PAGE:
Having spent the best part of the last decade playing addle-brained Jack Sparrow, Johnny Depp has a tough job convincing us that he’s a massively smart clever clogs in scientific thriller Transcendence, the directing debut of Oscar-winning cinematographer Wally Pfister, Christopher Nolan’s DP of choice since Memento.
Shot on lustrous 35mm film rather than digital, the movie certainly looks fabulous – whether there is anything going on between the ears is another matter.
Never the less, we’re asked to believe that Depp’s character, Dr Will Caster, is a charismatic scientific genius, a brilliant boffin whose work on the cutting edge of artificial intelligence offers the promise of a sentient machine that can feel as well as think.
Not everyone is convinced this is a good thing, least of all anti-technology extremists RIFT (Revolutionary Independence From Technology), a radical bunch of latter-day Luddites who have moved on from putting smart phones in blenders to acts of terrorism.
After Will ends up in their crosshairs, he persuades his wife and scientific helpmate Evelyn (Rebecca Hall) to upload his consciousness into the super computer he has been developing, despite the misgivings of colleagues Paul Bettany and Morgan Freeman.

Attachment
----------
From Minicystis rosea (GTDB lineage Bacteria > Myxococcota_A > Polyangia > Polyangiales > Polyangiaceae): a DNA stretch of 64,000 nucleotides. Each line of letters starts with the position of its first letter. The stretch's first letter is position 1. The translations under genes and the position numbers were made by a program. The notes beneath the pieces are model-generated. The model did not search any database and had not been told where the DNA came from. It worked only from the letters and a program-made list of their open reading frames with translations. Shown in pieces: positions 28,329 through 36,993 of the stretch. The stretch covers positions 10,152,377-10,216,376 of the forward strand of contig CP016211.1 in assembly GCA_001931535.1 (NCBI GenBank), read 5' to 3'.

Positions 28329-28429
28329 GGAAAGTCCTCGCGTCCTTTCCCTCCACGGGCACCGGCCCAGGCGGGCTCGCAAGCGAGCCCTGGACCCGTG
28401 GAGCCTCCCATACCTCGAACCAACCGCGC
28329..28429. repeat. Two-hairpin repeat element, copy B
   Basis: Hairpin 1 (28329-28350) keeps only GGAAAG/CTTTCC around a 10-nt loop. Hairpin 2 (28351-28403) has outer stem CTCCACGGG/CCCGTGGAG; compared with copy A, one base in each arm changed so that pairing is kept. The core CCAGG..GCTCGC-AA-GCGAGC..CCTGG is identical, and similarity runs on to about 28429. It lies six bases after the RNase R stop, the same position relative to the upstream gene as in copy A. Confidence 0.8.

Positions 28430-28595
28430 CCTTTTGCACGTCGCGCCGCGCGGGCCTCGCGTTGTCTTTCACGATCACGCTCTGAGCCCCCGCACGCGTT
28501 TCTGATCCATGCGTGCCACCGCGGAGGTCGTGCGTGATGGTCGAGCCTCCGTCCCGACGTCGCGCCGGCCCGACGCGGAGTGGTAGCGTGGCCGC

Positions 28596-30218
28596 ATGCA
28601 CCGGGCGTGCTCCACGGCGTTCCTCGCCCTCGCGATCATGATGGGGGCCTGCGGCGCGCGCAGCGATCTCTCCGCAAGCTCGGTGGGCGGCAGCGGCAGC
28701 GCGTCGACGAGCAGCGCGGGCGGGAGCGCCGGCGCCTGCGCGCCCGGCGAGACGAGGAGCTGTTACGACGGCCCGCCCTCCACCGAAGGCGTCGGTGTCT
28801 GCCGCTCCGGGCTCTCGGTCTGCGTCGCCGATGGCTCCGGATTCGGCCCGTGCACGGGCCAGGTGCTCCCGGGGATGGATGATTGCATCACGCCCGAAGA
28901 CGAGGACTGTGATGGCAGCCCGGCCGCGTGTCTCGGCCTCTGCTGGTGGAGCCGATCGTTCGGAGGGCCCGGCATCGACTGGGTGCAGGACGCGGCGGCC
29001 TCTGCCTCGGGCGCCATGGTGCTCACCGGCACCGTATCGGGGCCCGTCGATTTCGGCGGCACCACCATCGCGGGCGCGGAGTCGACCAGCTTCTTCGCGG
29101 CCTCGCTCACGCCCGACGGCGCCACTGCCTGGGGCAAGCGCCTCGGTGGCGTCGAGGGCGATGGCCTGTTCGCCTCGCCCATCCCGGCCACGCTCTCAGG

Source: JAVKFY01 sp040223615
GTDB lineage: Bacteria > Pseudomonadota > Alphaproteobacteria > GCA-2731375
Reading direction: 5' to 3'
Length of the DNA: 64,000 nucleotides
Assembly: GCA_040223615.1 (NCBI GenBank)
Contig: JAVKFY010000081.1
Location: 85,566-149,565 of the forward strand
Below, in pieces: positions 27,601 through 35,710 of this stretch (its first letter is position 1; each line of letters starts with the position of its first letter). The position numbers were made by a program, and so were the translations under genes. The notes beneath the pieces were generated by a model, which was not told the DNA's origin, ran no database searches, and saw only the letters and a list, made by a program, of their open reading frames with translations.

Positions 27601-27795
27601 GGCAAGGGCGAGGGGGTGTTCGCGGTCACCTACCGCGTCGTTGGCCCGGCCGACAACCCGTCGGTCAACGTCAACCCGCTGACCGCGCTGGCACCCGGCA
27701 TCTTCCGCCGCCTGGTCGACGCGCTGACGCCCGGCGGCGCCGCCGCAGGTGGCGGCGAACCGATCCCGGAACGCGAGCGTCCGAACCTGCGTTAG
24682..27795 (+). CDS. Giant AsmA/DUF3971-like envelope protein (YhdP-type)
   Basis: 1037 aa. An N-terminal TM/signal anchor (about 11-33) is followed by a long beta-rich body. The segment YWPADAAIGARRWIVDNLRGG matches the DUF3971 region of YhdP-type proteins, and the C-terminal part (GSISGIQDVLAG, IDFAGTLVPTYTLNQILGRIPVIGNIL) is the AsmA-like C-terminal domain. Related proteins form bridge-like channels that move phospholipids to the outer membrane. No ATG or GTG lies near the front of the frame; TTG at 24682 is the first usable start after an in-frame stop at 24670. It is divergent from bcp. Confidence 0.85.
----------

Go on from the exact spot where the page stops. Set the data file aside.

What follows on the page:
Sure enough, the virtual Will, sucking up ever increasing amounts of energy from a gigantic solar field at his new desert HQ, is soon displaying signs of world-threatening megalomania…
For a would-be cerebral film seeking to tackle brain-stretching issues, Transcendence is actually rather dumb. A lighter touch could have produced campy, B-movie pleasures from the material, notwithstanding Jack Paglan’s ponderous script, but Pfister’s solemn approach drains the fun from the film. And a miscast Depp, his star wattage surprisingly dimmed, fails to supply the missing spark.
Certificate 12A. Runtime 119 mins. Director Wally Pfister.
To activate the sound in the trailer: hold your cursor over the screen to reveal the control panel and click on the volume control in the bottom right-hand corner.